What follows are your statements (the quoted parts) interspersed with my responses and commentary…
The life span prophesy allegation I’ve seen it before. Give me something more resounding.
Well now, I could use the same argument for your “scientific miracles” in the Qur’an claim. I personally read rebuttals from Ahmadiyyat to other critiques of the life span prophecy, and found they did not address the level of argument found in Nuzhat’s critique. If you feel you are exhausted from weaker critiques of this prophecy, your choosing not to investigate further is your prerogative, of course.
Don’t waste your time with these long flowery pieces of linguistic mastery.
So my taking time to write to you thoughtfully and preemptively give you an out from further dialog if you don’t have time, is somehow a waste of time and not one of empathy and initiative to build bridges of understanding? Alright. I get it now.
May I ask you what do you believe now? Are you an atheist?
I’ll be writing more about this in my next major essay on ReasonOnFaith.org. Stay tuned. Short version: I identify as an agnostic deist. I have no issues with deist positions. I have issues with unsubstantiated religious claims.
I’m not going to watch anything that insults the Prophet Muhammad (saw).
Well then, you’ve just ensured that you don’t get to hear the other side of the argument. Yet you claim to have made objective, rational decisions to arrive at your position. It sounds to me like you’ve just succumbed to indoctrination and do not have the emotional maturity to set aside the thorny discomfort of evaluating opposing arguments.
If the concept of insults being a detractor from considering an argument was a universal one, then why should anyone read the Qur’an? It insults people who disbelieve in it and threatens them with hellfire over and over again. I could say that this is a disgusting and insulting book. See how that would get us nowhere?
Side note: for those interested, this video from The Masked Arab exposes the double standards regarding insults and respect that many Muslims espouse.
I know for certainty that he was true.
Yes, you know this by only being willing to read things that make him look good which you can find at the Jalsa bookstall. Congratulations on coming to conclusions by having limited yourself to material that re-enforces your childhood indoctrination and social conditioning. Bravo.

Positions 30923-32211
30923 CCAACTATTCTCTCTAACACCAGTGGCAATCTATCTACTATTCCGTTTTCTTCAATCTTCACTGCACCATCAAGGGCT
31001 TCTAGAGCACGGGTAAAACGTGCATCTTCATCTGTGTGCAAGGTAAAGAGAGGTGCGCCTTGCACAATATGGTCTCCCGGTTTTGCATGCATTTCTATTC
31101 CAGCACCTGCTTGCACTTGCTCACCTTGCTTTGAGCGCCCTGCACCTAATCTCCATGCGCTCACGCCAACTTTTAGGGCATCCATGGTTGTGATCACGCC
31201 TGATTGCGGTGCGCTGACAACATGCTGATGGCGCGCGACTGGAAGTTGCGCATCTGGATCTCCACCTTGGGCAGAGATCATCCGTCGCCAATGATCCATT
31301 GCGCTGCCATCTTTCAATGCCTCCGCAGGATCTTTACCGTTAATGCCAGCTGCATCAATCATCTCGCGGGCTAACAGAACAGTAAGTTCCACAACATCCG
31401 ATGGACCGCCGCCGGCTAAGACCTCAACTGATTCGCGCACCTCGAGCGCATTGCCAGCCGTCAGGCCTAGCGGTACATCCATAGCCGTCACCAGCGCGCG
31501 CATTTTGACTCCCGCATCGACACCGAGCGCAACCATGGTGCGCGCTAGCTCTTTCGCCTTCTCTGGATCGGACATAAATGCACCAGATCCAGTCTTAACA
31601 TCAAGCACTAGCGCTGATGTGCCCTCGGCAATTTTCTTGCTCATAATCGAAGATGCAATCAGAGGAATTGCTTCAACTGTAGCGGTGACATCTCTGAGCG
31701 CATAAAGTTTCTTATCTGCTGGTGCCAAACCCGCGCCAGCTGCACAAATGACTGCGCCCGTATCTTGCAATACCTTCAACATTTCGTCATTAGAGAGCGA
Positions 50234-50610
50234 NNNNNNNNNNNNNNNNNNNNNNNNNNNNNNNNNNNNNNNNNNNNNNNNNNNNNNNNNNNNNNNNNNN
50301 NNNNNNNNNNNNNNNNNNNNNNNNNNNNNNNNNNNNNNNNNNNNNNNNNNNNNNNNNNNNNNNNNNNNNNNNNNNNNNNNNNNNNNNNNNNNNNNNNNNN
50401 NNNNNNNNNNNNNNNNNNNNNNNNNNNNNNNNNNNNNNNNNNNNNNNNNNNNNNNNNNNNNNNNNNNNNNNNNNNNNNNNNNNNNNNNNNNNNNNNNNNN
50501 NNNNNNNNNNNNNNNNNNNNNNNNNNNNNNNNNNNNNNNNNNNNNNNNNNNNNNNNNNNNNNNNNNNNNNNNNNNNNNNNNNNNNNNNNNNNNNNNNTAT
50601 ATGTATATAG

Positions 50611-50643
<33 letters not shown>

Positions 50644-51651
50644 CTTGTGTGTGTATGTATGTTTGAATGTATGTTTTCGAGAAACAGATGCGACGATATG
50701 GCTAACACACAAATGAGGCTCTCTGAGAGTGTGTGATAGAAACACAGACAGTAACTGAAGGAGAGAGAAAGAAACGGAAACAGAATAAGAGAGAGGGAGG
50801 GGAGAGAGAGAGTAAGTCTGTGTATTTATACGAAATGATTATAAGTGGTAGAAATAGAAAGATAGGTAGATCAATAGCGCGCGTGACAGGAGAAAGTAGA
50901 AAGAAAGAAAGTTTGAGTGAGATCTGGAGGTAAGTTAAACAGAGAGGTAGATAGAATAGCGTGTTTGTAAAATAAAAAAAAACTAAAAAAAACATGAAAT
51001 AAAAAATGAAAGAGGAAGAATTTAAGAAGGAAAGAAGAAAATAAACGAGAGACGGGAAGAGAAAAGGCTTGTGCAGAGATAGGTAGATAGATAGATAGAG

You don’t understand what faith is I suppose.
Right, because you must be God to ascertain that anyone who now rejects religion, must never have been a devout Muslim before. I must never have had sincere intentions and sincerely sought to make Islam make sense to me. I must be imagining senior Jama’at leadership (i.e. senior missionaries) telling me that they had no responses to my queries.
I’m not compelled to enter into dialogue at this very moment, since I have a lot of stuff going on, something quite terrible in my life has just happened. I think textual communication is just too time consuming. I respect that you have different views, but unfortunately I just feel like you are wasting your time.
Fair enough. This is what I spent time writing about preemptively, so that you wouldn’t need to feel obliged to write back. I can fully accept that discussions on social media can be excessively time consuming. I myself prefer to focus on writing content many can access, instead of narrow conversations that likely, only a few will see. I’m sorry to hear that you are going through difficult times.
I just had a skim through the link you posted…. Straight away I see there is an agenda at play “This is the truth”, a scare tactic.
Let me get this straight. You’re against scare tactics, but okay with the Qur’an telling people who disbelieve that they will have their skins roasted and boiling liquid poured down their throats? Every viewpoint is going to claim it represents truth or a closer approximation to it than the counter viewpoint. That’s implicit. You’re somehow scared by that being an explicit statement of confidence, before the real argument has even been laid out?